YouTube: The New Birth
Audio: The New Birth
The Alternative Christian Series
“Very truly I tell you, no one can see the kingdom of God unless they are born again” (John 3:3).
We’ve all heard of the born-again Christian. We may think of this new birth, as one mainstream Christian writer puts it, as occurring in one who “turns from sin and with his or her whole heart trusts in Christ as personal Savior and Lord.” But the context of this well-known encounter between Nicodemus and Jesus gives no indication that this is what Jesus meant. He explains to Nicodemus that “flesh gives birth to flesh, but Spirit gives birth to spirit.” The new birth is a transition from that which is born of the flesh to that which is born of the Spirit. One cannot see the kingdom of God, he says, unless they experience this shift, this new birth. Interestingly, we see this same idea expressed in the Hindu Upanishads: “Thou canst not behold Me with thy two outer eyes, I have given thee an eye divine.”
That in us which is born of the flesh is our body-based self-image, the core identity most of us use to navigate through life. We can refer to this surface self in many ways including the personality, the ego, or as Paul’s “mind of the flesh” (Romans 8:6). The physical body is the central component of the self-image. In contrast, that which is born of the Spirit is, of course, our spiritual essence, the image and likeness of God we know as the soul. We come to know the soul, not through “thy two outer eyes,” but through our intuitive faculty, the eye divine. “But when you pray, go into your room, close the door and pray to your Father, who is unseen. Then your Father, who sees what is done in secret, will reward you” (Matthew 6:6). To go into your room and close the door is a way of saying, Turn away from the senses, listen and learn to feel the innermost promptings of the Spirit. This is not an intellectual pursuit but an intuitive activity in which we attune to the quiet radiance emanating from our spiritual center.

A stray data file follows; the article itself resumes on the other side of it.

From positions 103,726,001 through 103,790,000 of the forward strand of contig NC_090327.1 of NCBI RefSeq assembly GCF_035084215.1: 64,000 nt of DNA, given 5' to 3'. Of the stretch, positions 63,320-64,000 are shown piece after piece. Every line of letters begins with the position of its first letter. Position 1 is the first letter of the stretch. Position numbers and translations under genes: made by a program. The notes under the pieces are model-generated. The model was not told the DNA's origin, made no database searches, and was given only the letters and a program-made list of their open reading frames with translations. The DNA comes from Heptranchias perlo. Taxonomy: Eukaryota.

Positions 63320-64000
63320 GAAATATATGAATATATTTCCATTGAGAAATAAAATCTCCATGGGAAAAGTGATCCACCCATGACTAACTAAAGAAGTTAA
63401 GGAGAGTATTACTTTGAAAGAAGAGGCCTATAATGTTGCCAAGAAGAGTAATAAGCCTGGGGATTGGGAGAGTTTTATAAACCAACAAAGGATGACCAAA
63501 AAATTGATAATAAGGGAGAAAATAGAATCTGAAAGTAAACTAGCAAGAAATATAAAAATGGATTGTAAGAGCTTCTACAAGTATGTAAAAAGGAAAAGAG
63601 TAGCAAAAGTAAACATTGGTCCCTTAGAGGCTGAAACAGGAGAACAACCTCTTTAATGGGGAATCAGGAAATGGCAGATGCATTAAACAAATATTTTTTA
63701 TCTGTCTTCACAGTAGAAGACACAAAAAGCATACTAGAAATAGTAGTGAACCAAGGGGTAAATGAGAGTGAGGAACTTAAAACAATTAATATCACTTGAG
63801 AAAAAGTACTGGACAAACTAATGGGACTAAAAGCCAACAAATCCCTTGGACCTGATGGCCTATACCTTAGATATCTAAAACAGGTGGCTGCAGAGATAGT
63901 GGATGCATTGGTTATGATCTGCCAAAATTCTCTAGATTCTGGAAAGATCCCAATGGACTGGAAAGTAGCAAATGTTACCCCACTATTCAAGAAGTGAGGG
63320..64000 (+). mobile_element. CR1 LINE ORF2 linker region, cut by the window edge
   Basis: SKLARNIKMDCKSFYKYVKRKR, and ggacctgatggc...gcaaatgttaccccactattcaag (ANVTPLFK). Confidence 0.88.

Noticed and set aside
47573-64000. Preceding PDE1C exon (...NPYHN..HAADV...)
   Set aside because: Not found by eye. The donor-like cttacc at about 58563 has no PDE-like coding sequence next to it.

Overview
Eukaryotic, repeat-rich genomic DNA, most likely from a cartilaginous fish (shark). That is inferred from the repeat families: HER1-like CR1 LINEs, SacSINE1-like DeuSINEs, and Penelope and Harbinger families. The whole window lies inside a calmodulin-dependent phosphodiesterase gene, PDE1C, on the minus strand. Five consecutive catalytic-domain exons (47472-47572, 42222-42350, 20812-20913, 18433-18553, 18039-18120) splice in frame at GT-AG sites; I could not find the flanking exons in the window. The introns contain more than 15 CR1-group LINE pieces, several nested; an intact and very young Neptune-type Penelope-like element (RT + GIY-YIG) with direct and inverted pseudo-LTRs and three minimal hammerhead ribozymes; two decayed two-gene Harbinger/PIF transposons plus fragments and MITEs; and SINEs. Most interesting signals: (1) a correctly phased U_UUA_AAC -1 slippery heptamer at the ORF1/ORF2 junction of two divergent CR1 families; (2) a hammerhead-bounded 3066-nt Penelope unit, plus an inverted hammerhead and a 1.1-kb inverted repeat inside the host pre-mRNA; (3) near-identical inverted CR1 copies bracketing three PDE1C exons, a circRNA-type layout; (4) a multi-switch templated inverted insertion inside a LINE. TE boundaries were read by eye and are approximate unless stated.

This new birth occurs in most as a gradual awakening. It may begin as unrest accompanied by questions about life’s purpose. This evolves into a new way of thinking. We eventually lay down the books and actively pursue a first-hand experience with God. “Ask and it will be given to you; seek and you will find; knock and the door will be opened to you. For everyone who asks receives; the one who seeks finds; and to the one who knocks, the door will be opened” (Matthew 7:7-8).
When the door is opened, God is immediately transformed from speculative theory to concrete reality. Our new birth opens our eye divine to see this otherwise invisible spiritual realm, this kingdom that, as the Gospel of Thomas states, “… is spread out upon the earth, and people do not see it” (Saying 113). This is not simply a shift in ideas. It’s a consciousness transforming renewal of the mind, a new birth. The soul is brought into our field of awareness, not as a conceptual abstraction, but as the living energy we know as the true basis of our identity.